More than 125 years after President Grover Cleveland signed a bill making Labor Day a national holiday, American workers face a rather different set of challenges than the laborers of the late 19th century, who scratched out a living by working at least 12 hours a day in unsafe conditions.
As another Labor Day approaches, private-sector union membership remains low compared to its historic high reached during the quarter-century after World War II.
Income inequality has worsened. Some 50 million Americans are in “occupations with a median wage of less than $15 per hour,” according to researchers at the Brookings Institution.
Billionaires, such as Amazon’s Jeff Bezos, have seen their fortunes balloon during the pandemic while their companies fight efforts by their employees to organize. And public opinion surveys show that significant percentages of American workers are dissatisfied with their jobs.
In this episode of History As It Happens, labor historian Nelson Lichtenstein discusses the driving forces behind the rise of the union movement, its setbacks after the 1970s, and whether the future of blue-collar work in a global economy has a place for unions.
“Trade unions as institutions and the general standard of living of most Americans have more or less stagnated for many decades, and this is a product of transformations in American capitalism. Also, obviously policy and politics have played a role,” said Mr. Lichtenstein, the director of the Center for the Study of Work, Labor and Democracy at the University of California, Santa Barbara.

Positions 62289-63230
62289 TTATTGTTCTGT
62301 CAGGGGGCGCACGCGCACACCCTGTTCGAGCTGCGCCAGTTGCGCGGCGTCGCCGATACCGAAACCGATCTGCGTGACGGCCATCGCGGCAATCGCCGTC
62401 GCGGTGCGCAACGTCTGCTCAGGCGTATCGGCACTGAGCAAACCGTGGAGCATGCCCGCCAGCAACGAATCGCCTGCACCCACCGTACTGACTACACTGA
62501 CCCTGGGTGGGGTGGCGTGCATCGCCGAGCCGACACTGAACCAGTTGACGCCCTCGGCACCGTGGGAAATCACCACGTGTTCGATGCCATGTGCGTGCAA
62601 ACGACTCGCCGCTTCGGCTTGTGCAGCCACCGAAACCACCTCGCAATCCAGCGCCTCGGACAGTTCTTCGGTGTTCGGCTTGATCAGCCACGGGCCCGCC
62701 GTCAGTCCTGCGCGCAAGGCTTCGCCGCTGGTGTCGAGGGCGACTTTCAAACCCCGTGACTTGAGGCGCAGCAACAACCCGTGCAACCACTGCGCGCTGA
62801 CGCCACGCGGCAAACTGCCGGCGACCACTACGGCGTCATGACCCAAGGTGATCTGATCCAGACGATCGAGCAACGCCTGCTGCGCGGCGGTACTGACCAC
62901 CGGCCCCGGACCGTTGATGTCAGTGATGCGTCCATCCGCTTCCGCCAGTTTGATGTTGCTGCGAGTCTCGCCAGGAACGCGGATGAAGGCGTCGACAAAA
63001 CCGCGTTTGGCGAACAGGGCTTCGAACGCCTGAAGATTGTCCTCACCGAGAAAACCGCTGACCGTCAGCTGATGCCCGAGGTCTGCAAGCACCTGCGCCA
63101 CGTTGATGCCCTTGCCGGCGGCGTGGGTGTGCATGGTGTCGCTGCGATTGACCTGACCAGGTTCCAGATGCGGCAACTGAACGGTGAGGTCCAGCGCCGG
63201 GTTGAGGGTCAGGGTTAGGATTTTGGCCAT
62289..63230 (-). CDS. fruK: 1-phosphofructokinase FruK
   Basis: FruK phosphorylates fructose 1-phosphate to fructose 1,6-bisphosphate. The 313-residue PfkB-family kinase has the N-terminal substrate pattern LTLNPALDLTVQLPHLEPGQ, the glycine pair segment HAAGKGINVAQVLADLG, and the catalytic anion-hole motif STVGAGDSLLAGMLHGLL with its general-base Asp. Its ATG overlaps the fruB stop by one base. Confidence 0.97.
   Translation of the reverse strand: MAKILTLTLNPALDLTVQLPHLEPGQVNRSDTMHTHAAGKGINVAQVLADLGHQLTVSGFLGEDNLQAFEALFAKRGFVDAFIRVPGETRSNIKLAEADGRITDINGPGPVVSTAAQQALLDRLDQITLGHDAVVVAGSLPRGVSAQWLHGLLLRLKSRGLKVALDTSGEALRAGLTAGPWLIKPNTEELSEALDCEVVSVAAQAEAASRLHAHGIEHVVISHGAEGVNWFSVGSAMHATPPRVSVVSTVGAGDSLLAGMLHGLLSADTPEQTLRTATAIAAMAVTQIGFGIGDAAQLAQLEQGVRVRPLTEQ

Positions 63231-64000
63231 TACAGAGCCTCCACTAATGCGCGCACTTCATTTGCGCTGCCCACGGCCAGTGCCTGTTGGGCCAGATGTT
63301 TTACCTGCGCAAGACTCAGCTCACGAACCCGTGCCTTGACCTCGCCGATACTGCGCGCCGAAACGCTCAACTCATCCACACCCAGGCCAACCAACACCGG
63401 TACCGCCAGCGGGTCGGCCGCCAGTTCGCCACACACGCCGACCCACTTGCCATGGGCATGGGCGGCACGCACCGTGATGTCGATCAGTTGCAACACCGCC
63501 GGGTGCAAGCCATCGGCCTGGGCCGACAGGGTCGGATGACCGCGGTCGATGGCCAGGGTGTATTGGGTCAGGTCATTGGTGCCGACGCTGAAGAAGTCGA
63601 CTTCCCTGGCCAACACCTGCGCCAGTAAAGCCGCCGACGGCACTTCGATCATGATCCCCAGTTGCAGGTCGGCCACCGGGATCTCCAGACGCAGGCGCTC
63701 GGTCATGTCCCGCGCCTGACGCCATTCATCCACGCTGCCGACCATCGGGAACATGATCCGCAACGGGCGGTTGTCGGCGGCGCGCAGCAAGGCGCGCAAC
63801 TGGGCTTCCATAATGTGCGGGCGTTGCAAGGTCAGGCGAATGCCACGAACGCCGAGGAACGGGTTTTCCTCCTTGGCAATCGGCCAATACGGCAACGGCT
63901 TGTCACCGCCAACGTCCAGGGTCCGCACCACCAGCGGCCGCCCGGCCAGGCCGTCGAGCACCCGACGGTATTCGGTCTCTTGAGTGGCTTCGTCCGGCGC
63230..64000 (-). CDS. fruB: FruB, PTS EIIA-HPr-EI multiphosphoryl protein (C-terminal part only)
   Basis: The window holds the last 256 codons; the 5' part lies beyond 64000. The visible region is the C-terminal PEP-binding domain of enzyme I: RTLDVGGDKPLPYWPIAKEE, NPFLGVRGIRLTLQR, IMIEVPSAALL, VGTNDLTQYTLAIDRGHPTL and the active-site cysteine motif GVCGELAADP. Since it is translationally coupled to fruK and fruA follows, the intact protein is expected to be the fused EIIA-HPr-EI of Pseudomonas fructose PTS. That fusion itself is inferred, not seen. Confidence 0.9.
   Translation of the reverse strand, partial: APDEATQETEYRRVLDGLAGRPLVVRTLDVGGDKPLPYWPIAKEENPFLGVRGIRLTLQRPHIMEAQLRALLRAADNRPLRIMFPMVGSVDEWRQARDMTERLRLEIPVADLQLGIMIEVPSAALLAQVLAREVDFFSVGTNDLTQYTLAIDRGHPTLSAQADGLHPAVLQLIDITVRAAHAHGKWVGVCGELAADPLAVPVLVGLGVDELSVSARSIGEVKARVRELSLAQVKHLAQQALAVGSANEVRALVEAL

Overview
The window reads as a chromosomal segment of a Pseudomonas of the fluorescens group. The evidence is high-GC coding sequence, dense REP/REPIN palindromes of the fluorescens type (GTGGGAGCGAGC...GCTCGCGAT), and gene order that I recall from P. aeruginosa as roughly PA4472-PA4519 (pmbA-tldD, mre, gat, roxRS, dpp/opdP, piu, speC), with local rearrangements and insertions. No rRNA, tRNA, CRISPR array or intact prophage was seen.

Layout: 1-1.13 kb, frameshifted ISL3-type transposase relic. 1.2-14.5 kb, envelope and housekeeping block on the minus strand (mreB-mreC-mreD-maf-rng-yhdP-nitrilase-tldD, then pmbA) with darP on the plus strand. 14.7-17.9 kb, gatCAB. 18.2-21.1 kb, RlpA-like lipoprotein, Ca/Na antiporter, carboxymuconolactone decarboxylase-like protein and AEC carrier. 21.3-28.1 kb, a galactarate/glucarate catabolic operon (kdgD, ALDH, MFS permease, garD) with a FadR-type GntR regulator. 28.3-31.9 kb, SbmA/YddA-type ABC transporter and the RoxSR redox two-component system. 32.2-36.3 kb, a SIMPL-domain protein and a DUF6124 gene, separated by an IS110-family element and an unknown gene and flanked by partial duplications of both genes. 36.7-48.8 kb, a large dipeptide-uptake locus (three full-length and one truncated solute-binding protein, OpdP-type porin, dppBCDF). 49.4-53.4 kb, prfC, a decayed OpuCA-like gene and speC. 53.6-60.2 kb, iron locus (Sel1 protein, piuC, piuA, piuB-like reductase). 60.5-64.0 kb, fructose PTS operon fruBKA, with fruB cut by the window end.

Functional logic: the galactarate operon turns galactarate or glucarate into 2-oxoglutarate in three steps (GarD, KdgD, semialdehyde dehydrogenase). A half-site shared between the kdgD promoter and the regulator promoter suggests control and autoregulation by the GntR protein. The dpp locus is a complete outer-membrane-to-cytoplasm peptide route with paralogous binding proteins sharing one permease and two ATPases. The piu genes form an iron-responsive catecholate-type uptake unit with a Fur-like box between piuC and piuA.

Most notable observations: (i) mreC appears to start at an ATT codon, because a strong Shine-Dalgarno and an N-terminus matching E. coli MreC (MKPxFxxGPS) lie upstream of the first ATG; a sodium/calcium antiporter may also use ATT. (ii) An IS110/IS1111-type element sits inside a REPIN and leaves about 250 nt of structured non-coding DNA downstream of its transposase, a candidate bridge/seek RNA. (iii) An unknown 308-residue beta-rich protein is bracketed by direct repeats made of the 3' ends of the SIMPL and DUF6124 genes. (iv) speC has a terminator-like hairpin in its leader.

By the mid-1950s, about one of three non-farm workers in the U.S. belonged to a labor union. An estimated 21 million American workers were unionized in 1979. But, according to federal data, union membership has plummeted since the Reagan era. As of 2015, union membership had fallen to 11% of the workforce.
“Economists, historians and sociologists have been debating the reason for union decline. A certain proportion of it, maybe a third, has been international competition… There’s a reason Apple computers are all built in China rather than the U.S.,” said Mr. Lichtenstein, the author of “State of the Union: A Century of American Labor.”
“The other part has been a shift, politically, of the Republican Party, and part of the Democrats, to a very hostile view of unions. There used to be a sizable element of the Republicans … who were pro-union. They didn’t like radical unions, of course, but they were happy to work with the building trades,” Mr. Lichtenstein said.
Efforts to unionize also face powerful opposition from some of the largest employers in the United States, such as Walmart, whose workers typically earn low wages with unpredictable hours, he said.
“People want predictability in their life … and the single biggest grievance of Walmart workers is the episodic and unpredictable hours of work,” Mr. Lichtenstein said.
For more of Mr. Lichtenstein’s observations on the historic role of labor unions in working to improve the lives of ordinary workers, as well as whether unions can recover their standing culturally and politically, listen to this episode of History As It Happens.